This is an adaptation of my recent trimmed-down posting on 2+2 (my first ever and most likely only post on the site). I don't normally post on my own website out of season (when I'm not playing in a series of tournaments), but I'd mentioned to a pal about writing something in memory of Tony since I can't be in the States for the funeral. I guess one of the benefits of having your own website is that you can say or do whatever you want within reason, so here you have it.
In Memoriam-Tony Korfman
I've probably posted on online forums less than 10 times in 10 years. It simply isn't my thing.
I first met Tony Korfman when playing in the Venetian poker room in Las Vegas several years back. We were sitting next to each other in a tournament. This seven foot tall, white haired old codger with a crutch, and a NASCAR jacket that most likely needed it's own power supply, (since it practically lit up the room) was seated to my right. I was pretty well known in Las Vegas by this time, and especially in the Venetian where I was known as the guy who basically won every other tournament he played (we call that the good old days!). Tony and I had never spoken before but I'd seen him about. Here we were seated together.
He looked me straight in the eye, and his opening line to me, totally deadpan was:
"Take your fucking hand off my knee".
I instantly replied:
"That's not my hand", to which he quickly responded with:
"Good. That's not my knee".
I liked him immediately and we became great friends, despite insulting one another very vocally throughout the entire course of our friendship. I said he was a senile old fart who reminded me of a Slinky (both would be great to push down a flight of stairs), and he said he generally only ever understood about 15% of whatever I was saying due to my accent, and suggested I learn to speak (American) English.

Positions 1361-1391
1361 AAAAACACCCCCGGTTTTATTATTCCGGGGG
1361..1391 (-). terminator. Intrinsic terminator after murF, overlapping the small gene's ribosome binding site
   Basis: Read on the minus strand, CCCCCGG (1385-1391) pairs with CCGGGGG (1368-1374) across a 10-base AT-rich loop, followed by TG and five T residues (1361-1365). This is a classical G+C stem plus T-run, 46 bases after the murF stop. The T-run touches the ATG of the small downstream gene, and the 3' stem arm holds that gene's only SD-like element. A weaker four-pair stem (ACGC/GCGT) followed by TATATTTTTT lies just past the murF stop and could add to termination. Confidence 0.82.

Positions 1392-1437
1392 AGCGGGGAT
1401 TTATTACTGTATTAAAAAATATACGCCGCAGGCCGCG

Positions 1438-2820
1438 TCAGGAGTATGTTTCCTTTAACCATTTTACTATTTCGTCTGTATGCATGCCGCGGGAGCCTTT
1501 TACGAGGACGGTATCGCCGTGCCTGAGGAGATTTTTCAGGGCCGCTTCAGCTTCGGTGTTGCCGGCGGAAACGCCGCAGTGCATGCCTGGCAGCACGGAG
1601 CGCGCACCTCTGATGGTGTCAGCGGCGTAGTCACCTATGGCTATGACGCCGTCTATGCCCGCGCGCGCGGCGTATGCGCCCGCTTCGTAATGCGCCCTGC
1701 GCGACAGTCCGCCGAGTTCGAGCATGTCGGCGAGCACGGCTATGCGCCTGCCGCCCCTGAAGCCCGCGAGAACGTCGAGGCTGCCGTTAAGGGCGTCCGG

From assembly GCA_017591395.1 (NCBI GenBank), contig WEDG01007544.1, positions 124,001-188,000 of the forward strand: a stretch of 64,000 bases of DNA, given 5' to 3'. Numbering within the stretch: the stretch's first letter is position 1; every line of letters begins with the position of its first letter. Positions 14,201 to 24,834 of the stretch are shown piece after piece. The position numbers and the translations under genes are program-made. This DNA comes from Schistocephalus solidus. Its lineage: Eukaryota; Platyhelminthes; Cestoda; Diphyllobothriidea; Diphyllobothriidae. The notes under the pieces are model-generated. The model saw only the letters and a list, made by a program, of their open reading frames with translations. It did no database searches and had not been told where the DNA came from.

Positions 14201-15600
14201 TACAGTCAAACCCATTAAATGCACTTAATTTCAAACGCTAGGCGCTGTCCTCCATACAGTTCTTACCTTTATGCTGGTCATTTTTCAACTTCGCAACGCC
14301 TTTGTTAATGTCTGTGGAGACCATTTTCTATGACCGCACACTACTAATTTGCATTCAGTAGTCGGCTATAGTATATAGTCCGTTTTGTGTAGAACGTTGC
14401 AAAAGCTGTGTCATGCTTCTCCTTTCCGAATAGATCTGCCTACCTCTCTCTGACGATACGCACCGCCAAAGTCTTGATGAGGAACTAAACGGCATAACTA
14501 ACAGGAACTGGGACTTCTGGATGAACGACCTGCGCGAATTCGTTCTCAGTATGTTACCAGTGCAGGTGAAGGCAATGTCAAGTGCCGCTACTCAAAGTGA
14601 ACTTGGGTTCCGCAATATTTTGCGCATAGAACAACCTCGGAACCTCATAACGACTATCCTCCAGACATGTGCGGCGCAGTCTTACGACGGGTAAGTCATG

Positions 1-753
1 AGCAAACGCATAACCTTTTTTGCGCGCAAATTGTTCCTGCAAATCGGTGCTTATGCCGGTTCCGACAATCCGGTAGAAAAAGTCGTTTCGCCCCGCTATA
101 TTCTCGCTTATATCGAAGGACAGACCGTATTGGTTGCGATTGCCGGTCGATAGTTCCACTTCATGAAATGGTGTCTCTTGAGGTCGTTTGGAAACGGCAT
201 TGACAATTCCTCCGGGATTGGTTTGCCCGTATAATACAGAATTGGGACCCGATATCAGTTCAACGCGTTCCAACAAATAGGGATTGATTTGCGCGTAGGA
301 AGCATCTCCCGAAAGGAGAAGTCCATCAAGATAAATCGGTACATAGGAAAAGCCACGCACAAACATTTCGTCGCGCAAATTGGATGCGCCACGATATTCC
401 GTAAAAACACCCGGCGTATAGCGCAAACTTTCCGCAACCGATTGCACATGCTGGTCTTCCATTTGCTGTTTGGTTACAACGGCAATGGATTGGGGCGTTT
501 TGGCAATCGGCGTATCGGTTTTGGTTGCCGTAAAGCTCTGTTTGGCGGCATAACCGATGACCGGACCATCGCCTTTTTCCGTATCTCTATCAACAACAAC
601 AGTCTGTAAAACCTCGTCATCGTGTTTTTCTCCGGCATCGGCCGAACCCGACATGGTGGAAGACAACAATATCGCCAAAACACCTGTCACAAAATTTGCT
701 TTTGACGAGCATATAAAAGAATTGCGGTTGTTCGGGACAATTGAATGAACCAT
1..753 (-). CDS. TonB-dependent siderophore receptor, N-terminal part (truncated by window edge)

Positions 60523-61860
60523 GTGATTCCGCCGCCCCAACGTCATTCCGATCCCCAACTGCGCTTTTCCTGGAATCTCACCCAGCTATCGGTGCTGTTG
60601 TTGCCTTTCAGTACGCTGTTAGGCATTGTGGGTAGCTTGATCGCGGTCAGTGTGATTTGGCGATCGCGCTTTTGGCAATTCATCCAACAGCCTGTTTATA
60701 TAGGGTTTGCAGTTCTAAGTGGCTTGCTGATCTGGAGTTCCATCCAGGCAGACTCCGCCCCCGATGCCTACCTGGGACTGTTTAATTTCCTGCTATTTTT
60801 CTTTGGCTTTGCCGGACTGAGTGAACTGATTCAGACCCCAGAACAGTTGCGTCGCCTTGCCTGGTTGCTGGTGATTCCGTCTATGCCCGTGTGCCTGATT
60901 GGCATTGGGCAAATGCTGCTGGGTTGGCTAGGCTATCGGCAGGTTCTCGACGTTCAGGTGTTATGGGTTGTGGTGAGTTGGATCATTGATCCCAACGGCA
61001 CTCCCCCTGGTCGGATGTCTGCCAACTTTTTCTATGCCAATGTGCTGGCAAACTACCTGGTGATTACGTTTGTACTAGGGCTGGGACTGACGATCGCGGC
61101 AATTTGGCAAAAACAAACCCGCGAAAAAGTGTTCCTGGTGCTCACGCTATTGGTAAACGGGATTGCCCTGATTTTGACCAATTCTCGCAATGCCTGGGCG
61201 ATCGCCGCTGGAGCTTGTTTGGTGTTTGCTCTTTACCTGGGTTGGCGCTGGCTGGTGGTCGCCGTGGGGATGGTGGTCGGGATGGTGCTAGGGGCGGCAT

This whole 2+2 thread regarding an incident involving Tony can be found HERE and almost says it best about him. He was very often misunderstood by people in poker, as can always be the case with 3rd hand information (which is largely why I don't really bother with internet poker forums). At the start of the 2+2 thread everyone was up in arms, ripping into him (in his absence obviously) saying how terrible it was that someone behaves like this in poker. Then as time went on and the full story came out (he was actually sticking up for the dealer in the "strangling" incident after a busted player threw chips all over the table, and then said to the dealer "well does he have me covered?"), people got a chance to hear more about him, and see what a character he was. Someone with a great sense of personal values, an old school idea of respect, and a killer sense of humour. After a few thread pages the majority of people went from hating him to loving him.
When he heard I was launching this website, we agreed that he would endorse it with this statement on me:
"He's an asshole" - Tony Korfman.
This appealed to both our senses of humour immensely, and I'll most likely still get it on the pages here somewhere at some point.